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Appeals court ordered to revisit decision to release detainee photos

By Bill Mears, CNN Supreme Court Producer
President Obama has said releasing the pictures "would pose an unacceptable risk" to U.S. troops in Afghanistan and Iraq.
President Obama has said releasing the pictures "would pose an unacceptable risk" to U.S. troops in Afghanistan and Iraq.
STORY HIGHLIGHTS
  • 2nd U.S. Circuit Court of Appeals to re-examine its decision that photos be disclosed
  • Obama agreed to release but later signed legislation to keep disputed material under wraps
  • ACLU criticized about-face, saying it made mockery of Obama's campaign vows
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Washington (CNN) -- The Supreme Court has ordered a lower court to re-examine an ongoing dispute over public release of photos apparently depicting abuse of suspected terrorists and foreign soldiers in U.S. custody.

President Obama signed legislation late last month to keep the disputed material under wraps. That executive action apparently prompted the justices to delay any consideration of the larger legal issues.

In a brief order Monday, the high court instructed the New York-based 2nd U.S. Circuit Court of Appeals to re-examine its decision earlier this year that the photos be disclosed. The photos -- more than three dozen images of Iraqi and Afghan prisoners -- were gathered as part of a military investigation into allegations that detainees held in Afghanistan and Iraq were tortured and physically abused.

The American Civil Liberties Union had filed a Freedom of Information Act request for the photos. The Bush administration denied that request, and the ACLU filed suit.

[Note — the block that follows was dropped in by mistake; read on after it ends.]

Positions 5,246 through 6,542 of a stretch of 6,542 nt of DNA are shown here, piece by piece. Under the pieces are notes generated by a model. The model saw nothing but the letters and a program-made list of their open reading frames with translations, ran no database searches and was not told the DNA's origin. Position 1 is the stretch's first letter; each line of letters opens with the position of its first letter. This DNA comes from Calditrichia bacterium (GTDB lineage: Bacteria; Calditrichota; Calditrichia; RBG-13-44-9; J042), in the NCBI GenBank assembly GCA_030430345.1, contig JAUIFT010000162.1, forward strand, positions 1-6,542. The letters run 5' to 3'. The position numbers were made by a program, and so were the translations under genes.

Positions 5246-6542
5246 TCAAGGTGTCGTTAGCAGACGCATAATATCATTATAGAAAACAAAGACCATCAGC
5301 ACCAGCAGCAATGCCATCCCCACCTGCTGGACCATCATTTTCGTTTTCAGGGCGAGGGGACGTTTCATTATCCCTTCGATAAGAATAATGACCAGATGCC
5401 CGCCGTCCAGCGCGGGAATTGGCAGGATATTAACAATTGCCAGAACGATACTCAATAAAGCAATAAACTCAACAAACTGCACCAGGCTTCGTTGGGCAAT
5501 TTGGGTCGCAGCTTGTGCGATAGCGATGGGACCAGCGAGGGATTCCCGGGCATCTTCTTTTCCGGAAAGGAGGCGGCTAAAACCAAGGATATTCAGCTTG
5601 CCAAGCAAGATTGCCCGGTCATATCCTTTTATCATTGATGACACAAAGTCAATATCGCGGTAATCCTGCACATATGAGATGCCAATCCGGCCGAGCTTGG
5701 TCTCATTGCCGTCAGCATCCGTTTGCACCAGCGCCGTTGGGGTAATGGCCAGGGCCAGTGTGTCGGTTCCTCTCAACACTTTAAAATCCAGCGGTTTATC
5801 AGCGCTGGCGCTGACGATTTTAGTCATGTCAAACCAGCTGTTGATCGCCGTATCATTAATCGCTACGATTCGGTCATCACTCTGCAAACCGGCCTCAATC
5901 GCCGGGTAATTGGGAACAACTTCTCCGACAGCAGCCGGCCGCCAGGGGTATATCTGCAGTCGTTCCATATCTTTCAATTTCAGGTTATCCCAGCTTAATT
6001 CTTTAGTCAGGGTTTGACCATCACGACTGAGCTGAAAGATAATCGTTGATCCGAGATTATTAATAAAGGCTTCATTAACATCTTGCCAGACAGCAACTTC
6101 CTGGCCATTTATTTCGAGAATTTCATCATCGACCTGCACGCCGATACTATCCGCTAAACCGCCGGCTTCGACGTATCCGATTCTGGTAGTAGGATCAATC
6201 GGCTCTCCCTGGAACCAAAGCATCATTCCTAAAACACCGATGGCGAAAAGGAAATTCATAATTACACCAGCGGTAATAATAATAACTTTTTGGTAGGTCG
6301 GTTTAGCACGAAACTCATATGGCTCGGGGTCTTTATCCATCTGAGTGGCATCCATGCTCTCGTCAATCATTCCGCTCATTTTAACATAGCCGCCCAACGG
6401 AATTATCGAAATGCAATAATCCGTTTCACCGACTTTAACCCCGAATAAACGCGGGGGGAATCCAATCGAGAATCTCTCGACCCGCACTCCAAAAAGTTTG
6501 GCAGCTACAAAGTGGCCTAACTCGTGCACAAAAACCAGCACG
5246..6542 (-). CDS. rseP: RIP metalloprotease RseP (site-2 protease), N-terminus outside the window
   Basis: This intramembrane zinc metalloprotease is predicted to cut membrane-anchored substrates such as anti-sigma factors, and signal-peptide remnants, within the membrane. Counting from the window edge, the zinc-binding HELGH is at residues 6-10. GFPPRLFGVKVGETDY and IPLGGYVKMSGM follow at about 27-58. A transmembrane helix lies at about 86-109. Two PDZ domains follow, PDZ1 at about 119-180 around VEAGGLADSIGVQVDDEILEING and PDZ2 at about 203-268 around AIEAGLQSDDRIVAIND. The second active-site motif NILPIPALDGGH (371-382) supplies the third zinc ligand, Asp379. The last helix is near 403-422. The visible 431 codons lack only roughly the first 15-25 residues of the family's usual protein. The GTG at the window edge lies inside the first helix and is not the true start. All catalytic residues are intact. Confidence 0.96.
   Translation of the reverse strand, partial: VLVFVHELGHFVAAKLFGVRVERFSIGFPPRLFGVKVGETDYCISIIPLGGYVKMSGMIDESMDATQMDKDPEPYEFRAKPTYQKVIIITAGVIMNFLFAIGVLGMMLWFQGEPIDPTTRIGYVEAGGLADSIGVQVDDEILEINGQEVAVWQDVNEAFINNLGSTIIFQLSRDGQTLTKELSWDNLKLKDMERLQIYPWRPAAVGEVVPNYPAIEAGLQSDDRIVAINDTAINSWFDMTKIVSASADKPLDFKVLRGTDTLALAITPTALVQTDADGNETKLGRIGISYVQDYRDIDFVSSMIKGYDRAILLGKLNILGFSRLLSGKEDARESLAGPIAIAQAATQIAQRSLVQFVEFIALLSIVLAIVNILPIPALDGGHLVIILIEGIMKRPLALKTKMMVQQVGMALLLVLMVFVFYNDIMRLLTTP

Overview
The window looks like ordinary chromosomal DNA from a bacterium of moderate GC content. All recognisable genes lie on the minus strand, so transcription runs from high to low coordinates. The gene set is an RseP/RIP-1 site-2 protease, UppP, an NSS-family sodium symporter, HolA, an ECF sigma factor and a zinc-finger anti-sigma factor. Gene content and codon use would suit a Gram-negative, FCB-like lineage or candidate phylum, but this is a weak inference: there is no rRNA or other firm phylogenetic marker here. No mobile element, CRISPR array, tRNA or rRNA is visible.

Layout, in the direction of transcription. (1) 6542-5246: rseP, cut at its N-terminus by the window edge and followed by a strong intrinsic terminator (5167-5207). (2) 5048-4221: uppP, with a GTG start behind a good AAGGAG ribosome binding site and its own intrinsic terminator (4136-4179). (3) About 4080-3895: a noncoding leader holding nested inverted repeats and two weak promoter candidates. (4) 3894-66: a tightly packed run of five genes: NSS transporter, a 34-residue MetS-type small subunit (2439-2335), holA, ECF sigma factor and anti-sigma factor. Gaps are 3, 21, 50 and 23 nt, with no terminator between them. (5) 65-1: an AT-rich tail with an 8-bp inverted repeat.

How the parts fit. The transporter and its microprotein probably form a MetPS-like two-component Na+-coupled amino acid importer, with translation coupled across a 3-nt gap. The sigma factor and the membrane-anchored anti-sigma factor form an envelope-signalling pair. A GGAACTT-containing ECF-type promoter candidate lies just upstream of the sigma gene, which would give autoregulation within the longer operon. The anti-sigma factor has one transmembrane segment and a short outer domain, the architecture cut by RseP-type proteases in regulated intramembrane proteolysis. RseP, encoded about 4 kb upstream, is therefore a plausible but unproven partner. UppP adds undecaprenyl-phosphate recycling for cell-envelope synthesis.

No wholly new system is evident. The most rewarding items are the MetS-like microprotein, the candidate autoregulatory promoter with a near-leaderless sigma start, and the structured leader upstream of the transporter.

After the appeals court ruling, the Pentagon had been set to release the photos, as Obama had initially agreed to the release. But he changed his mind after private, intense urging against it by military leaders.

The ACLU criticized the administration's about-face, saying it made mockery of Obama's campaign promise of greater transparency and accountability, and damaged efforts to hold accountable those responsible for abusing prisoners.

A provision included in the Homeland Security Appropriations Bill, passed October 29 by Congress and signed by the president, grants the Department of Defense authority to withhold the photographs. Defense Secretary Robert Gates told the Supreme Court on November 13 that he was using his authority granted under the new law to stop the material from becoming public.

According to the government legal brief filed with the high court, several of the photos show "soldiers pointing pistols or rifles at the heads of hooded and handcuffed detainees." Other images described from military reports show prisoners in restrained and humiliating positions.

Military investigations led to criminal charges against some of the soldiers shown in the photos.

This group of photos is separate from the ones publicly released in 2006 showing abuse of Muslim men held at Baghdad's Abu Ghraib prison.

The 2nd Circuit Court of Appeals ruled in September 2008 that the latest photos must be released. Sonia Sotomayor, the Supreme Court's newest justice, had served on that appeals court until August but was not involved in that case. She also did not participate in the pending high court appeal.

The president this spring said releasing the pictures "would pose an unacceptable risk of danger to U.S. troops in Afghanistan and Iraq."

In court documents filed last spring, Gen. David Petraeus, the top U.S. commander in the region, argued that public access would have a "destabilizing effect" on Pakistan and other U.S. partners in the battle against the al Qaeda terrorist network.

"Newly released photos depicting abuse of detainees in U.S. military custody in Afghanistan and Iraq would negatively affect the ongoing efforts by Pakistan to counter its internal extremist threat," wrote Petraeus, the chief of U.S. Central Command.

U.S. allies in the region already "struggle with their populations' perceptions that they are merely instruments of the U.S. government and do not have their citizens' best interests at heart," and releasing the images "would likely deal a particularly hard blow" to American efforts in those countries, he stated.

Forty-four photos are covered in the ACLU request for disclosure, but others could be released under the earlier appeals court ruling.

The case is Department of Defense v. ACLU (09-160).

 
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